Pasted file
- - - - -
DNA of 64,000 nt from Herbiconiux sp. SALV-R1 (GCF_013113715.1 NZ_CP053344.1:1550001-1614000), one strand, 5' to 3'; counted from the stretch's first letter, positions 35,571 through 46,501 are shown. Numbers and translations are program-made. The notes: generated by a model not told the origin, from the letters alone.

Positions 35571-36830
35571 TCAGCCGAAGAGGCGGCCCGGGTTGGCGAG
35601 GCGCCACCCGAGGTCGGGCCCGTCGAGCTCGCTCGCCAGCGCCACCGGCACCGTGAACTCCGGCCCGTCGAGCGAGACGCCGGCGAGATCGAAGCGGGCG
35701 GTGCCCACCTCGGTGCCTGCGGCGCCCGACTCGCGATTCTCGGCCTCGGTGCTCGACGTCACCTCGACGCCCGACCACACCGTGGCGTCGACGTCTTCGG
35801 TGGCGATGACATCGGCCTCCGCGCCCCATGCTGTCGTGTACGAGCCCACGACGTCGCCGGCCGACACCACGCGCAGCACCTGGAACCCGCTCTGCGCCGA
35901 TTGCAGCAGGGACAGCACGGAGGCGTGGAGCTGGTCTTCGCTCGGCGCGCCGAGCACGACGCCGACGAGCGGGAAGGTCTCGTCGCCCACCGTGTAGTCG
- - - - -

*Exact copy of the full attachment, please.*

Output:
DNA of 64,000 nt from Herbiconiux sp. SALV-R1 (GCF_013113715.1 NZ_CP053344.1:1550001-1614000), one strand, 5' to 3'; counted from the stretch's first letter, positions 35,571 through 46,501 are shown. Numbers and translations are program-made. The notes: generated by a model not told the origin, from the letters alone.

Positions 35571-36830
35571 TCAGCCGAAGAGGCGGCCCGGGTTGGCGAG
35601 GCGCCACCCGAGGTCGGGCCCGTCGAGCTCGCTCGCCAGCGCCACCGGCACCGTGAACTCCGGCCCGTCGAGCGAGACGCCGGCGAGATCGAAGCGGGCG
35701 GTGCCCACCTCGGTGCCTGCGGCGCCCGACTCGCGATTCTCGGCCTCGGTGCTCGACGTCACCTCGACGCCCGACCACACCGTGGCGTCGACGTCTTCGG
35801 TGGCGATGACATCGGCCTCCGCGCCCCATGCTGTCGTGTACGAGCCCACGACGTCGCCGGCCGACACCACGCGCAGCACCTGGAACCCGCTCTGCGCCGA
35901 TTGCAGCAGGGACAGCACGGAGGCGTGGAGCTGGTCTTCGCTCGGCGCGCCGAGCACGACGCCGACGAGCGGGAAGGTCTCGTCGCCCACCGTGTAGTCG